J.W. Rinzler's wonderful "The Making of Star Wars: Return of the Jedi" (to be released Oct. 1) recounts a disagreement between George Lucas and his collaborators over Luke Skywalker's new lightsaber -- basically, "how did he get it?" In the end, Lucas shrugged off the need an explanation, pointing out that the worst that could happen is that someone would write a letter to "Starlog."
Back in December, I went »
- Mike Ryan
Reverberations are still being felt in the geekosphere from an auspicious meeting of the minds that took place at George Lucas' Park Way house in San Anselmo, California in July of 1981, when he, director Richard Marquand, screenwriter Lawrence Kasdan and producer Howard Kazanjian held court for a "Return of the Jedi" story conference.
With J.W. Rinzler's exhaustive "The Making of Return of the Jedi" hitting bookshelves in October, Huffington Post got ahold of a tantalizing transcript of said 1981 meeting included in the book, which fans will surely line up for once they hear how closely Lucas stuck to his guns on the Skywalker backstory… as well as the nutty ideas that changed before cameras rolled on the prequels.
"Anakin gets worse and worse," Lucas explained to his team, according to the transcript, "and finally Ben has to fight him and he throws him down into a volcano and Vader is all beat up. »
- Max Evry
A book promo for J.W. Rinzler's upcoming The Making of Star Wars: Return of the Jedi reveals a transcript of George Lucas’ 1980s story conference with Star Wars alums Richard Marquand, Lawrence Kasdan, and Howard Kazanjian. The outline is basically Lucas' original idea for a series of Star Wars prequel films, and while the overall character arcs for Anakin and Obi Wan are pretty much the same and they both end up where they did in the movies we got, how they get there is a little different. Might the prequels have been stronger if Lucas had stuck to his original plan? Have a read and sound off in the usual place. “Well, anyway, Luke’s father gets subverted by the Emperor. He gets a little weird at home and his wife begins to figure out that things are going wrong and she confides in Ben, who is his mentor. »
Here's some cool behind the scenes Star Wars information that you might want to know! Back in 1981, George Lucas, Lawrence Kasdan, Richard Marquand, and Howard Kazanjian mapped out the Star Wars prequel story and the fall of Anakin Skywalker during a story conference for what was then titled Revenge of the Jedi.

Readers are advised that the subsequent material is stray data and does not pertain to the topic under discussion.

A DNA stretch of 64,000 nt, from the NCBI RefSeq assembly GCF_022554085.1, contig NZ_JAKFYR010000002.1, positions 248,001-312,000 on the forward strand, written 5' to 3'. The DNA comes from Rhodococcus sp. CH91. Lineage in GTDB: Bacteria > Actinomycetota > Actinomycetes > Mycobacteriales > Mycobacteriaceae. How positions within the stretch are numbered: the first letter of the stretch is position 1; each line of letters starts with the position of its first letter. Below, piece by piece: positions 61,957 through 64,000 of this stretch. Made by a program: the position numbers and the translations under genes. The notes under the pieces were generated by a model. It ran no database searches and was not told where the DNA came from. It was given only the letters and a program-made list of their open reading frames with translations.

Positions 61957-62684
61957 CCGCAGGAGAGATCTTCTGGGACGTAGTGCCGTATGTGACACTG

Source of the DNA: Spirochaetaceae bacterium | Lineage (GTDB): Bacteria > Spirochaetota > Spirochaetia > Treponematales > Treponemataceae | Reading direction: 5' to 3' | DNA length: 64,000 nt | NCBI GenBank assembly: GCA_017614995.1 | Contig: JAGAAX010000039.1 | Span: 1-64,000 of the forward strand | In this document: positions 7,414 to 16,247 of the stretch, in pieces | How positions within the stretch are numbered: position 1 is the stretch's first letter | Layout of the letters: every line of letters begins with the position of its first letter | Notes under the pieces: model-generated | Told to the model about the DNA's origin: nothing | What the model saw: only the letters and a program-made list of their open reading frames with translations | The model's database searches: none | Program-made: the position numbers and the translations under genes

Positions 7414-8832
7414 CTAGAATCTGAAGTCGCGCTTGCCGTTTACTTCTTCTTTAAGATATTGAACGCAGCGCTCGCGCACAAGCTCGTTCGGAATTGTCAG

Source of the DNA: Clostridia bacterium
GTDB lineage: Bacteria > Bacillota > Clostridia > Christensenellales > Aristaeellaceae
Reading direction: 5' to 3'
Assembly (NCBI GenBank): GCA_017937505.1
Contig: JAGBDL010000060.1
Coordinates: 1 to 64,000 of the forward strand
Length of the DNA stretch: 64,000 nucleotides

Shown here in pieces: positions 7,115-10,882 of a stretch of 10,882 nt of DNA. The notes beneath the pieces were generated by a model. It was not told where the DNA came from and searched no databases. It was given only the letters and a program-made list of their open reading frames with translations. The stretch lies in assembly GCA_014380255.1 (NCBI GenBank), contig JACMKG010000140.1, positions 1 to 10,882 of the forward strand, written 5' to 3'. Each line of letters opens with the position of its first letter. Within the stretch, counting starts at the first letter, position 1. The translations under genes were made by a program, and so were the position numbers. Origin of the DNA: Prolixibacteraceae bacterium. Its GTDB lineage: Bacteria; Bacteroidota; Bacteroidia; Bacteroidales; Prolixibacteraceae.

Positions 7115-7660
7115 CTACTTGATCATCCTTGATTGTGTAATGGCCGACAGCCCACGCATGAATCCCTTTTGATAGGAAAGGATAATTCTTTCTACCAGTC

Return of the Jedi turns 30 years old soon, and a transcript from that meeting was posted on the Huffington Post, which is an excerpt from J.W. Rinzler's upcoming book The Making of Star Wars: Return of the Jedi.
There's a lot of great little details here. There's stuff we saw brought to life in the prequels and other things that ended up being changed. For example, Lucas goes through and breaks down the relationship between the Emperor and Vader, which is essentially beat-for-beat from what we saw in the prequels.
He also explains how Yoda is not »
- Joey Paur
A new book, "The Making of Star Wars: Return of the Jedi" by J.W. Rinzler, is hitting shelves just in time for the 30th anniversary of "Episode VI," and in the lead-up to the book's release, the Huffington Post has posted a fascinating excerpt.
The passage comes from a transcript taken from a 1981 story meeting held by George Lucas, Lawrence Kasdan, director Richard Marquand and producer Howard Kazanjian. During the conversation, Lucas fills in the backstory of Darth Vader in order to help the rest of the team craft an appropriate ending for the fallen Jedi.
What's so interesting about the conversation is how closely it matches the story from the prequel films, decades before they reached theaters, and how Lucas' explanation differs in other respect. For example, Lucas breaks down the relationship between the Emperor and Vader, essentially beat-for-beat from the prequels, but he explains how Yoda »
- Kevin P. Sullivan
On May 25, the third film in the original Star Wars trilogy, "Return of the Jedi," will turn 30 years old. To celebrate, HuffPost Entertainment is publishing this exclusive excerpt from J.W. Rinzler's excellent "The Making of Star Wars: Return of the Jedi," due to be released on October 1.
Die-hard "Star Wars" fans should appreciate this transcript of a July 1981 story conference for the franchise's third installment, then titled "Revenge of the Jedi." In attendance were series creator George Lucas, writer Lawrence Kasdan, director Richard Marquand and producer Howard Kazanjian.
To give the others a better idea of who Darth Vader is, George Lucas maps out the character's pre-Dark Side life as Anakin Skywalker. Lucas' words here, in 1981, offer a startlingly accurate preview of what would eventually become the "Star Wars" prequels, released between 1999 and 2005. And yet there are notable exceptions, as well. For instance, Lucas compares The Force to »
- The Huffington Post
11 items from 2013